How often do young teams of grand potential fail to fulfill themselves? Too often each player focuses on the needs of his individual game, instead of simply trying to win every game. The losers in the NBA concentrate on building their stats, while the stats of champions -- Tim Duncan or Kevin Garnett or now Kobe Bryant -- appear to accumulate on their own, like dividends that go unnoticed until the quarterly statement arrives.

Roy and Aldridge have already demonstrated they are winners, helping raise the Blazer franchise from delinquency to 54 wins last season. Now, they face the next crucial step, and the bigger leap must be made by Aldridge. Last week, McMillan confronted his 24-year-old power forward in the locker room after the visiting Kings had seized a 54-43 lead.

"'You have one board,'" McMillan told Aldridge. "'You have one board, and you need to be aggressive.'"

The reaction by Aldridge was profound. As one of the league's most talented big men, he is capable of scoring from anywhere on the floor. But in the second half, he exploded for 19 points and eight rebounds by dismissing that checklist and simply -- and forcefully -- attacking the basket. He isn't known as an especially aggressive or fiery player, but he drove his team to a 95-88 win by playing all-out.

"I need to see more of that," McMillan said. "That attitude, that aggressiveness is something that we see, but we need to see it consistently. Once he gets to that level where he's offensive-rebounding, he's attacking the basket, he's shooting, he's running the floor, he's blocking shots -- then he'll become an All-Star. We know it's there."

When asked about playing hard instead of thinking, Aldridge said, "You're right, I really can't think about things right now. I've just got to do everything I can to give us a chance. I've been taking a lot more shots lately, trying to get more rebounds, just trying to do anything I can. When we have everybody here, then I can really focus on doing things like thinking about what I want to do. But right now I'm trying to do it all and make things work."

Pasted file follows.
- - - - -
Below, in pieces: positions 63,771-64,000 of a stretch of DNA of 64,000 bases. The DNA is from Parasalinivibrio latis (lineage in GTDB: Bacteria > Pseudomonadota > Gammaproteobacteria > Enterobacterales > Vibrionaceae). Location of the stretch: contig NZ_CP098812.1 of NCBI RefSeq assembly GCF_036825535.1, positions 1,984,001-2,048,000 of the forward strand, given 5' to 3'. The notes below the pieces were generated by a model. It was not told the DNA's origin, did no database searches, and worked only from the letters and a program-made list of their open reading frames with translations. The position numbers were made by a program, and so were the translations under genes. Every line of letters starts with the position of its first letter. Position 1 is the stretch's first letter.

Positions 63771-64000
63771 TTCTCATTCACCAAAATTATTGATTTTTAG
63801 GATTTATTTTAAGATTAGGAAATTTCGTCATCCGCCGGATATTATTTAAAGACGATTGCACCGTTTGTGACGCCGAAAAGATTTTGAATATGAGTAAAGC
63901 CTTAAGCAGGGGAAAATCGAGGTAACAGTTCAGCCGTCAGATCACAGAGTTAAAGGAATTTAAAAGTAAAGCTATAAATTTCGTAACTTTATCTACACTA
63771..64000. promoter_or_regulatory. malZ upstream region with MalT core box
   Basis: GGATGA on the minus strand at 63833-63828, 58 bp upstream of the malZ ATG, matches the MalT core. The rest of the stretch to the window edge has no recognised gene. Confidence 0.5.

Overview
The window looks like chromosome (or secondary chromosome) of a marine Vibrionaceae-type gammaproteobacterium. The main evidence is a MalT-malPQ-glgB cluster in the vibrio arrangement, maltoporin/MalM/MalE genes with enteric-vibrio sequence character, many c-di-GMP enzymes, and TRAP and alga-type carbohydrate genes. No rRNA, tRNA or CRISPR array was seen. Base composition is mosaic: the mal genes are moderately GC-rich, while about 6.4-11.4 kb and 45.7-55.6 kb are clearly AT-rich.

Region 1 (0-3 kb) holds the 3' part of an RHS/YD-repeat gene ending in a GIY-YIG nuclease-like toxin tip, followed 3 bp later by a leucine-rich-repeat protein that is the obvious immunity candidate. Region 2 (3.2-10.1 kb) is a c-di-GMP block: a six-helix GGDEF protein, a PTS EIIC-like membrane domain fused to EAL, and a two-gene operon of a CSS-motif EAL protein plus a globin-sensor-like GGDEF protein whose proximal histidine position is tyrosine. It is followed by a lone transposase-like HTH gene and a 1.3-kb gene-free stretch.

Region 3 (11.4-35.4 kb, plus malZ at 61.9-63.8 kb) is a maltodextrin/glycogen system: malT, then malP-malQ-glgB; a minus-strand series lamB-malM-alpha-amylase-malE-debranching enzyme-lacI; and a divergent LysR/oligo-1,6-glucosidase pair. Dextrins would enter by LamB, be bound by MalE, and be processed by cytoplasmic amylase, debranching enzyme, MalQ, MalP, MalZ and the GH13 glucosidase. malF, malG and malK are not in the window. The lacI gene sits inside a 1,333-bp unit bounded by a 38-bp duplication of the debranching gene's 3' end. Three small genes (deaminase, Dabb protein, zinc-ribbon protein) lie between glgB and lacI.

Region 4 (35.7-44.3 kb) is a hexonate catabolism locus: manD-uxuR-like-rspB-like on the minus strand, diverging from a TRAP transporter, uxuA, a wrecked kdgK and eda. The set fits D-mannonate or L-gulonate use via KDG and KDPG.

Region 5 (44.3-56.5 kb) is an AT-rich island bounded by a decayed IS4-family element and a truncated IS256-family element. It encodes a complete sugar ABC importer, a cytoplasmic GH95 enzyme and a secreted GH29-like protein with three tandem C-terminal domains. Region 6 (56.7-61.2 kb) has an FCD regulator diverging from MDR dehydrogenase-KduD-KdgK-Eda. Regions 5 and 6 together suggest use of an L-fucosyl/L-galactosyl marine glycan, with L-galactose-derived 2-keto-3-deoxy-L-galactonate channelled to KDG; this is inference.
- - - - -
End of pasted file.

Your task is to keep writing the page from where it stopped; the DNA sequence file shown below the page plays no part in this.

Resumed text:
Actually, if I'm hearing McMillan correctly, he won't want Aldridge to go back to "thinking" when the Blazers reinstate their full rotation. Which is not to say the coach won't want Aldridge to play smart. But above all, he'll also want Aldridge to play hard and demand that his teammates follow that example. For all of Duncan's skills, he is defined most of all by his competitive fire, his desire to make plays that win games, and his skills of leadership that turn role players into ring-bearers.

While this has the makings of a bad year, it may turn out to be the most important season for this group of Blazers. If they ever do win a championship several years down the line, they'll look back and realize the demands of this season taught them to play and fight harder than ever. If they don't learn how to make a stand and fight hard now, there is a good chance they never will.

We'll learn a lot more about them over the next month than we did all of last season, when most everything ran smoothly. "Since I've been in the league everything has been going great, according to plan, and we've been growing and getting better," Roy said. "This is that first bump in the road, and in order to be a championship team you have to have faced some adversity. And I'm thinking that this is it. This isn't the last stop, but this is something that we're facing to get to the level that we want to be at."

Last season, Roy said he felt "like a quarterback whose offense was just perfect and everything was on time. And now we have a little bit of timing off. But I think it's good for me to go through this, because who knows? When we're in the Western conference finals, something may happen where we can say we've been there before, and I'll know what I've got to do."